Bone Hairpipe History – Not Just Bone!
Bone Hairpipe history is long in North America. Thousands of years before Bone Hairpipe became popular, tube shaped beads, often tapered at both ends, were used as decorative elements by the Native Americans of North America. Some of the earliest tube beads were made from conch shells and were highly valued. Tube beads were also made from bird bones and copper during the prehistoric period.
After contact with Europeans, Native Americans received tube beads made of glass and silver. These trade goods were used as hair and ear decorations. One enterprising European family created a business out of drilling Hairpipe from shells. They sold them to merchants for eventual sale to Native Americans in the 18th and 19th centuries.
Hairpipe Becomes More Popular
Hairpipes were first used as simple ear ornaments or hair ornaments. Later, they were made into necklaces, chokers and most strikingly, into Breastplates. These accessories required more Hairpipe pieces to complete. More Hairpipe was needed.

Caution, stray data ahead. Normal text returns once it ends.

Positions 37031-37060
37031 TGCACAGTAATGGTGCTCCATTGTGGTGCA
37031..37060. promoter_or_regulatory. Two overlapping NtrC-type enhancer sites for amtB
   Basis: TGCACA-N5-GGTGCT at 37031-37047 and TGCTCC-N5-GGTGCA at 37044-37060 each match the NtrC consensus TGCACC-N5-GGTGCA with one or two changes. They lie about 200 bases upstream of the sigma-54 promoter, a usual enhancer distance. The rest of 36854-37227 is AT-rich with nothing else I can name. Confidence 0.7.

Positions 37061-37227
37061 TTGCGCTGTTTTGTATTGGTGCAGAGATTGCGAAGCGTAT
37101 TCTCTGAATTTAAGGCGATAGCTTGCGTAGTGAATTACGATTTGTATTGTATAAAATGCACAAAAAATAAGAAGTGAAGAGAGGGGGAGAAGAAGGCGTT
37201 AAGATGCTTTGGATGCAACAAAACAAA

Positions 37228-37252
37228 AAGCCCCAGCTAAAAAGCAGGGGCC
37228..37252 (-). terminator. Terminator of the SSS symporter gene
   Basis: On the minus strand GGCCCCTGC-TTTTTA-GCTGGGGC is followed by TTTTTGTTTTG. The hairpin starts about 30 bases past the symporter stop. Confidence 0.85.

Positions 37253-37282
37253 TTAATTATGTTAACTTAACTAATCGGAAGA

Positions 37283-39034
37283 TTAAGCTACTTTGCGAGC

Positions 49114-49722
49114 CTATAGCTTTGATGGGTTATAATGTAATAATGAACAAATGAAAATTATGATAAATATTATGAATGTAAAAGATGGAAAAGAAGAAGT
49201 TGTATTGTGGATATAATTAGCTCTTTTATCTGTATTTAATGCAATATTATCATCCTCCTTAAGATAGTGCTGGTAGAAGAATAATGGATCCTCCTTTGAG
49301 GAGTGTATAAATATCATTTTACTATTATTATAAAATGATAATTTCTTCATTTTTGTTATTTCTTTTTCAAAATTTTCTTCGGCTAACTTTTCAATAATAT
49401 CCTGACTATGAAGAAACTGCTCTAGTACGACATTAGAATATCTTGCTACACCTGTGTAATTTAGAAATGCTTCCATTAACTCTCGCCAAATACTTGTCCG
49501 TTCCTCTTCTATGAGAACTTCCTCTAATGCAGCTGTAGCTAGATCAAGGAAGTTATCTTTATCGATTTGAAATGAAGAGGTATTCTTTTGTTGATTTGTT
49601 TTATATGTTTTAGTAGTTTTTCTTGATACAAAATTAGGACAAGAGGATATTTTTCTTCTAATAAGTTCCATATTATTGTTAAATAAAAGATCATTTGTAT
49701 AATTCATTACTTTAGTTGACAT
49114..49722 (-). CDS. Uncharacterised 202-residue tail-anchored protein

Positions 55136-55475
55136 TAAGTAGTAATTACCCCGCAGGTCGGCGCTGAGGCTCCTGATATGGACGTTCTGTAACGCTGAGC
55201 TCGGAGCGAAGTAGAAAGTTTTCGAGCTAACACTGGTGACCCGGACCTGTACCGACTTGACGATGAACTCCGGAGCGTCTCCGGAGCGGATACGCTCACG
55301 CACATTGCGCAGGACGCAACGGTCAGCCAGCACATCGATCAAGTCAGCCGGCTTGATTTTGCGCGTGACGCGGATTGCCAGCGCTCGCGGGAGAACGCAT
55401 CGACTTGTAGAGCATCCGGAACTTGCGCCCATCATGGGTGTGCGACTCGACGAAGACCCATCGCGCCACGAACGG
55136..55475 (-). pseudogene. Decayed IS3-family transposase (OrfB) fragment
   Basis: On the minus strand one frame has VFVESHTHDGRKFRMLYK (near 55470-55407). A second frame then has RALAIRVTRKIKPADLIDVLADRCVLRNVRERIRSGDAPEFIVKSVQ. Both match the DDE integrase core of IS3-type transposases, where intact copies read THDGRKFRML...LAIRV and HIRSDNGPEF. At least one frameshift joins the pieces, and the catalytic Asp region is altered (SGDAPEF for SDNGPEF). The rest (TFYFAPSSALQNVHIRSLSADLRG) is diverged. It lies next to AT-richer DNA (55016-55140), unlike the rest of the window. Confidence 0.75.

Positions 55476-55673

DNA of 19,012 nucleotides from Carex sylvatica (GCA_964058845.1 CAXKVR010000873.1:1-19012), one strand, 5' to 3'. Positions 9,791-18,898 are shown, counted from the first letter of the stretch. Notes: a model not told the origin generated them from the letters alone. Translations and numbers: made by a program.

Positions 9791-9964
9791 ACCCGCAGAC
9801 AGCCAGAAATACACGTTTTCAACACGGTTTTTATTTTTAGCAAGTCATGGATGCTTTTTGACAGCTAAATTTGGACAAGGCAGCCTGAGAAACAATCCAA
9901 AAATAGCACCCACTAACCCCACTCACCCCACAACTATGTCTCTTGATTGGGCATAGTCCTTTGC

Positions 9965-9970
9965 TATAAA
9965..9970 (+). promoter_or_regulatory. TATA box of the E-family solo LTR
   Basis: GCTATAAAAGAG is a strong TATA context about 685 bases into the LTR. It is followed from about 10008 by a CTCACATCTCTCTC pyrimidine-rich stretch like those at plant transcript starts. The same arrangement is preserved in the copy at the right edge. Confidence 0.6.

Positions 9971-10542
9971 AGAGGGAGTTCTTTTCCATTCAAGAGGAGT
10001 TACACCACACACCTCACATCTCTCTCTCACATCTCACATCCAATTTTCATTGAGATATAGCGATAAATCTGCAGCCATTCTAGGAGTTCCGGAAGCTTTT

The increase in demand for Hairpipe led to the need for a less expensive, more durable material. In the later 19th century, Bone became the material of choice. Bone Pipe Stems from corn cob pipes were even made into Bone Hairpipe! Hair and ear ornaments were seen less often. Breastplates became symbols of status and Necklaces and Bandoleers gained in popularity during the Reservation period.
Hairpipe Today – Even More Varieties!
Hairpipe today is available in several materials besides Bone. You can create chokers, bracelets, necklaces and breastplates in a variety of colors and looks. Here are just a few products you can choose from: